Billion Oyster Project
“Pete and I both had the opportunity to fall in love with the environment as kids, and we wanted to reproduce that feeling for as many kids in the city as possible.”
Once renowned for its thriving oyster population, by 1900 New York Harbor had become nearly lifeless due to pollution and overfishing. Two friends who met at the Urban Assembly New York Harbor School, Murray Fisher and Peter Malinowski, decided to try to change that.
In 2014, they founded the Billion Oyster Project. What started as a school project to restore the oyster population to the harbor has grown into a city-wide initiative with the help of thousands of volunteers and hundreds of like-minded organizations.
According to the National Oceanic and Atmospheric Administration, oysters “are a crucial component of global ocean health”. Not only are they skilled at filtering and cleaning their surrounding waters, their reefs act as barriers to incoming disturbances such as strong tides or storms.
The Billion Oyster Project is looking to create a sustainable future for New York Harbor and beyond with their initiative. From instituting a system to collect empty shells to serve as vehicles for oyster propagation, to offering K-12 students a STEM curriculum of science through the lens of New York’s waterways, they partner with scientists and restoration practitioners.
Their primary focus is on the youngsters who will carry this endeavor forward. As Fisher says, “Pete and I both had the opportunity to fall in love with the environment as kids, and we wanted to reproduce that feeling for as many kids in the city as possible.”
“If you love animals, the planet, and human health, try eating plant-based a couple times a week. Every meal counts.”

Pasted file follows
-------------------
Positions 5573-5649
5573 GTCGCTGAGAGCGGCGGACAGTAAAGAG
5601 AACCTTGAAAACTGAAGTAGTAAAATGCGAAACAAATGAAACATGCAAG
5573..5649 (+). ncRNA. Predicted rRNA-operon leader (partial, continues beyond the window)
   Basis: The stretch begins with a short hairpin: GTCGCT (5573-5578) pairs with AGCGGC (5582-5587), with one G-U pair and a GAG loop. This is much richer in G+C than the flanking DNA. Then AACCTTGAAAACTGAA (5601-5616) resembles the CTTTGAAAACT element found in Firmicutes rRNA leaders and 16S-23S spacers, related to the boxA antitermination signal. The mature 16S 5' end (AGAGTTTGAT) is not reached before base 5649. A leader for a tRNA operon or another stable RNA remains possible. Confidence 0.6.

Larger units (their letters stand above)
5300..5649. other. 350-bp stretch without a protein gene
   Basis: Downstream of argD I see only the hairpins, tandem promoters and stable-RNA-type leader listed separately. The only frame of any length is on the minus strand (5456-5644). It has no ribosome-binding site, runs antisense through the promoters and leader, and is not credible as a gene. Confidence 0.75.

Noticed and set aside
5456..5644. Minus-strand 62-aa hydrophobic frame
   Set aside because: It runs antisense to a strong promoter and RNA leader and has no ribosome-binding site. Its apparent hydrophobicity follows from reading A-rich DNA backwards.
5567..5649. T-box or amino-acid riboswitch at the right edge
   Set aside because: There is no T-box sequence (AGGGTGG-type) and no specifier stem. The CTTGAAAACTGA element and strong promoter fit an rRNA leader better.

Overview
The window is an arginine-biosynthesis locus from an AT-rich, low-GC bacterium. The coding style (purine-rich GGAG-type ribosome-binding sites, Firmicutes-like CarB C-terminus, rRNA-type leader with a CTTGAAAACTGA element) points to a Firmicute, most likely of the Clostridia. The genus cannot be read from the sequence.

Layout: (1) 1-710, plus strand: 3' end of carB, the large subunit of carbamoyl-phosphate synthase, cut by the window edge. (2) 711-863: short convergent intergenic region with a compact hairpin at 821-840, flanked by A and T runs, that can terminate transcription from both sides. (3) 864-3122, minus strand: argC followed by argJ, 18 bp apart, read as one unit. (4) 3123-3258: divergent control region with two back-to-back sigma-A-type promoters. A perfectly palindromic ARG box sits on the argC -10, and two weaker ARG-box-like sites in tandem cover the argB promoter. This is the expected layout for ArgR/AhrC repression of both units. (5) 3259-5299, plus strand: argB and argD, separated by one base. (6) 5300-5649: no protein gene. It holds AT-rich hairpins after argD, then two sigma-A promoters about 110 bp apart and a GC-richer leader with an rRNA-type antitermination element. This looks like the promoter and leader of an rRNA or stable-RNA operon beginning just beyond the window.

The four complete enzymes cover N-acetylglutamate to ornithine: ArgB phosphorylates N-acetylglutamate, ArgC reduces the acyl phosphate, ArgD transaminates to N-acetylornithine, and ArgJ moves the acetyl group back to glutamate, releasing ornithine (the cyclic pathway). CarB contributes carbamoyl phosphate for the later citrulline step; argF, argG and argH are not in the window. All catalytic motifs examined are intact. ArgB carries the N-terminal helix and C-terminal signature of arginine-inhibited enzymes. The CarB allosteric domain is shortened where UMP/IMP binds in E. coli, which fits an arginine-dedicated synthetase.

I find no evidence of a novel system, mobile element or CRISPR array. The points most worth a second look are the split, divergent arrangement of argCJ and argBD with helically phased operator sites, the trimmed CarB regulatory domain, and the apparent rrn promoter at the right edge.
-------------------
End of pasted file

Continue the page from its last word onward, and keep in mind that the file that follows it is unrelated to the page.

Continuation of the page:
Throughout history, our oceans have provided vital sustenance, but now, this seemingly endless resource has become threatened by overfishing and poaching. The Food and Agriculture Organization of the United Nations has identified sustainability of fisheries as critical: “There is no alternative to sustainability.”
Miles Woodruff, CEO of plant-based seafood company Sophie’s Kitchen, believes there is another weapon in the fight to save our oceans and wildlife. “I’m motivated by a deep desire to protect wild places and living things. Helping consumers understand the impact of plant-based foods is endlessly exciting for me.”
After working with Jane Goodall in the Congo and getting a PhD in Biology and Conservation, Woodruff realized that the largest impact an individual can have on a day-to-day basis is to be plant-based. “If you love animals, the planet, and human health, try eating plant-based a couple times a week. Every meal counts.”
Sophie’s Kitchen offers delicious alternatives to world-wide favorites like shrimp, salmon, crab, and tuna; all of their products are vegan, soy-free, non-GMO, and gluten-free. “Our core goal is to give all people the ability to eat without sacrifice. Our customers love that all our foods taste great.”